Amazon announced that it was raising the minimum wage for certain employees to great fanfare last week - but several workers now believe they may actually be making less in the long run.
The hike to $15 per hour will increase wages for many of the Seattle-based commerce giant's employees, but the company is stopping monthly bonuses and stock grants in the process.
The cutbacks on those payments and investment opportunities may lead some of the warehouse employees - who are currently eligible for those bonuses - to see a decrease in their overall compensation.
The bonuses, part of Amazon’s Variable Compensation Plan (VCP), were based on monthly attendance and productivity. Employees were offered an additional four per cent of their base pay for good attendance and certain corporate-set production goals for the building as a whole.
At least one worker at a facility in Minnesota, Katy Iber, told the New York Times the labour market in her area meant she was already making more than $15 per hour and she was told her pay would increase by one dollar per hour.
However, without the VCP, she will see less annual salary.
Ms Iber noted it was as if the company was saying: “Thanks, we appreciate you going into the holidays. Here’s less money”.
The holiday season bonuses are usually double the normal amount to account for the volume of orders around the busy Christmas season.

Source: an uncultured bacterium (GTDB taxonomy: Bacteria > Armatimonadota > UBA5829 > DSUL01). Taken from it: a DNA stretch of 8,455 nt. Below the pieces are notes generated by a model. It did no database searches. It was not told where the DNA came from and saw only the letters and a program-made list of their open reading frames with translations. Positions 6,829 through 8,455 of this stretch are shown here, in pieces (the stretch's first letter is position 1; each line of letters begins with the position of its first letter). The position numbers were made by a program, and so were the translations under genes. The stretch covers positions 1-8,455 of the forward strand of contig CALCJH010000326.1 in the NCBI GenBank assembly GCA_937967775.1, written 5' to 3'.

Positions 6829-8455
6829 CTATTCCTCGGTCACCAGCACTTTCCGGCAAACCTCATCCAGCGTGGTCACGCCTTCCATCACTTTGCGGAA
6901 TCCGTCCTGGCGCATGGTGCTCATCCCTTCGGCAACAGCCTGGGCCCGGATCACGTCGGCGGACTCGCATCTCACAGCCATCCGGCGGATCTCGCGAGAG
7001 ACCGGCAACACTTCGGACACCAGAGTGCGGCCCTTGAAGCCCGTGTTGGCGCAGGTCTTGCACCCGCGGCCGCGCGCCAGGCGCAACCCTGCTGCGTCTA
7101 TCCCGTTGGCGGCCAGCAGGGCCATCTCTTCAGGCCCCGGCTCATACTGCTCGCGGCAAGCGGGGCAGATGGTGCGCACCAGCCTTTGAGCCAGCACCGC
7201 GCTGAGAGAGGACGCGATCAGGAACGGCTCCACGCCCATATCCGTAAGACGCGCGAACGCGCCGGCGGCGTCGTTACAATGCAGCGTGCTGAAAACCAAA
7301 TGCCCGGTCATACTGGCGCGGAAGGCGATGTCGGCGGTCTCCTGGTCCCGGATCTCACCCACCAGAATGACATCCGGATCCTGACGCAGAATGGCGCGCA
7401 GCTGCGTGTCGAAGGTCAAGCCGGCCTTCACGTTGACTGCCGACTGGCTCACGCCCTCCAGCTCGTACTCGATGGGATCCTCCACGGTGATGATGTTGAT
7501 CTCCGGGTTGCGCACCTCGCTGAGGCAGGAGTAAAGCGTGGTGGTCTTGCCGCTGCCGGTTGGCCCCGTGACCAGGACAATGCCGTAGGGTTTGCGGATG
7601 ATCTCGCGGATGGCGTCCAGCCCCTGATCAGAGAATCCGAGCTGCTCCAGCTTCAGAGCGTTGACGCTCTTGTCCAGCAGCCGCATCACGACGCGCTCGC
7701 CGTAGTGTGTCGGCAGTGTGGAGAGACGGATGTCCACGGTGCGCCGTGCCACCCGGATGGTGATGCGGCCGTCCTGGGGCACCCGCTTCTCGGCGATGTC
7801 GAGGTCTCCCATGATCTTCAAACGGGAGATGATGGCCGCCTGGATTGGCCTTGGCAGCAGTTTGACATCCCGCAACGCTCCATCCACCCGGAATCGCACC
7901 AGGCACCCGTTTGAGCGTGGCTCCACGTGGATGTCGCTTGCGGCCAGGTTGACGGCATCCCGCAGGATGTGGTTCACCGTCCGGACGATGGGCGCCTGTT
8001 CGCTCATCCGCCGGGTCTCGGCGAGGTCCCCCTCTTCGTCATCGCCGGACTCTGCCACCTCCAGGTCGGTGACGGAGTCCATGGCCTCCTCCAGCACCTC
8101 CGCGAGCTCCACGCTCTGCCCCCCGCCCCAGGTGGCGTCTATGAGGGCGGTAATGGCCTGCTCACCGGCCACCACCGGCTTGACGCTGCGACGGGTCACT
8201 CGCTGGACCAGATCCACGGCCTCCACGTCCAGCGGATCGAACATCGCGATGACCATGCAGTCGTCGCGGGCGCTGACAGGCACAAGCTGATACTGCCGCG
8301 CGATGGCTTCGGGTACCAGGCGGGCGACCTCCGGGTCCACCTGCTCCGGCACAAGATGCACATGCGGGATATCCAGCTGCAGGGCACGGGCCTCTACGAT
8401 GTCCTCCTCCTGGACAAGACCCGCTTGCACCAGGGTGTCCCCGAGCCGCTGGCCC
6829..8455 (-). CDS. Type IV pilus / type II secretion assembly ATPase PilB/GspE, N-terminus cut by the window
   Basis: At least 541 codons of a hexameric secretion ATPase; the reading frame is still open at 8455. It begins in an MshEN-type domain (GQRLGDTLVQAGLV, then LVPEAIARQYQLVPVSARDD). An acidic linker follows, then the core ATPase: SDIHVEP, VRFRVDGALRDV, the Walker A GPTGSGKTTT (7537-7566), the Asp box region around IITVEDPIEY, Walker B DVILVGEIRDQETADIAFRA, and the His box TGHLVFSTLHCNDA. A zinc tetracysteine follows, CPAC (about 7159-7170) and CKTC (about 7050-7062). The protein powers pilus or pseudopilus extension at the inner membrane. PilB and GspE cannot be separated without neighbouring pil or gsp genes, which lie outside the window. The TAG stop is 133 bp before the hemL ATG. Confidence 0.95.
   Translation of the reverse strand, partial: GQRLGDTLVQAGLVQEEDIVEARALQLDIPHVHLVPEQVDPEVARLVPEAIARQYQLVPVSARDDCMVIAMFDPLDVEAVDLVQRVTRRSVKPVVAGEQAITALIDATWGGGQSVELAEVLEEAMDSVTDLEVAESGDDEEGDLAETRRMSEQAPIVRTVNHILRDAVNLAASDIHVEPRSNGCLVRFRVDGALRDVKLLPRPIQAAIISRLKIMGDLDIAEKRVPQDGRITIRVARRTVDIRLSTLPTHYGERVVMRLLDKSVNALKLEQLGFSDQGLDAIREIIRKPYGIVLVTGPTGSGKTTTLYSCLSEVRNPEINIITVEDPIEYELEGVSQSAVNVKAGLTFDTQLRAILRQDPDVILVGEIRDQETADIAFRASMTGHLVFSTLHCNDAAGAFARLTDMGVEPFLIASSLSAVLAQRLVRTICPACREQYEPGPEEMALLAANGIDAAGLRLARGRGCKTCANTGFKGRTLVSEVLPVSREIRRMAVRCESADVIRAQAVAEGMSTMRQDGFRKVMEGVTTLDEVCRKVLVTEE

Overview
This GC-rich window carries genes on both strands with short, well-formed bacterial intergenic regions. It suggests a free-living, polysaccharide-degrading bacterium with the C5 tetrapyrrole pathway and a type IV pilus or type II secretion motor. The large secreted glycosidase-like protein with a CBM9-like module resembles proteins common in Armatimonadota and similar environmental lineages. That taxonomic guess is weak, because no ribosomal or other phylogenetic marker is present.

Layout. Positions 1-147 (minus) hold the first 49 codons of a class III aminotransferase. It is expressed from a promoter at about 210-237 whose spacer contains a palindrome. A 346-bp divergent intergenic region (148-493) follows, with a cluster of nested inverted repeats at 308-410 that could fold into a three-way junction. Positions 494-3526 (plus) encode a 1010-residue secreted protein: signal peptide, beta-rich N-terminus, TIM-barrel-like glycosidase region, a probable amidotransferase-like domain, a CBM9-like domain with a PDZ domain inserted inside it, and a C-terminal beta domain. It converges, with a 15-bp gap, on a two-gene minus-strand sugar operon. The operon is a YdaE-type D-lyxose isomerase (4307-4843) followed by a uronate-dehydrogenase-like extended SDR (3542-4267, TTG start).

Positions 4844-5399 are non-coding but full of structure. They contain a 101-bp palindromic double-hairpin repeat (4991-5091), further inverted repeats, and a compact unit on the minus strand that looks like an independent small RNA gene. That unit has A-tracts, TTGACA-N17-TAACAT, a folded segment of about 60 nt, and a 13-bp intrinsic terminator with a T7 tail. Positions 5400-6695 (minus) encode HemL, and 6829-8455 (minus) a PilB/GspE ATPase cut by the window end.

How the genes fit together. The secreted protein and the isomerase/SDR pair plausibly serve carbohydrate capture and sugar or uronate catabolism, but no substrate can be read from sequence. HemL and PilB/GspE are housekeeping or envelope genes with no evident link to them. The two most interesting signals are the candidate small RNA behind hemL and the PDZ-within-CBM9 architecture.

Senator Bernie Sanders sent a letter to Amazon on 4 October, per the newspaper, which asked the company “to confirm how the total compensation of employees who would have received stock grants — those with the company for two or more years — will be affected as a result of the recent changes”.
Amazon has said it will adjust some pay, accordingly but did not provide specifics in a statement sent to The Independent.
The company argued phasing out the VCP would not affect compensation.
The wage increase “more than compensates for the phase out,” it said.
The company noted the raise is actually “more immediate and predictable” than relying on the VCP.
Amazon has said 250,000 regular employees and 100,000 seasonal workers would benefit from the new compensation policy.
A similar change is planned in the UK as well, but details were not made public.
The rate increase actually only “represents less than 1 per cent of [Amazon’s] projected 2019 revenue,” Deutsche Bank noted to the New York Times.
What complicates matters is what workers think they compensation will be with the VCP versus what Amazon estimates.
Employees are allowed to keep the two shares, currently valued at approximately $3,725, if they work for the company for two years.
As the newspaper reported: “Amazon said that if employees in 2018 get stock that was granted to them two years ago, that legally counts as compensation this year. But some employees believe that was compensation for work done two years ago”.
The change means while employees can retain these shares, they will no longer be able to earn new ones.
Not just a financial matter, some employees expressed frustration they were losing a sense of ownership within the company as well.
The company said in the statement: “Some employees have benefited from a bull market and the unusually strong appreciation of Amazon’s stock price in recent years. This is a good outcome for those employees, but such stock price appreciation is by no means guaranteed to continue. Stock markets and individual stocks can go up, but they can also go down.”
The company also plans to issue a “direct stock purchase plan in 2019” to employees who are interested.
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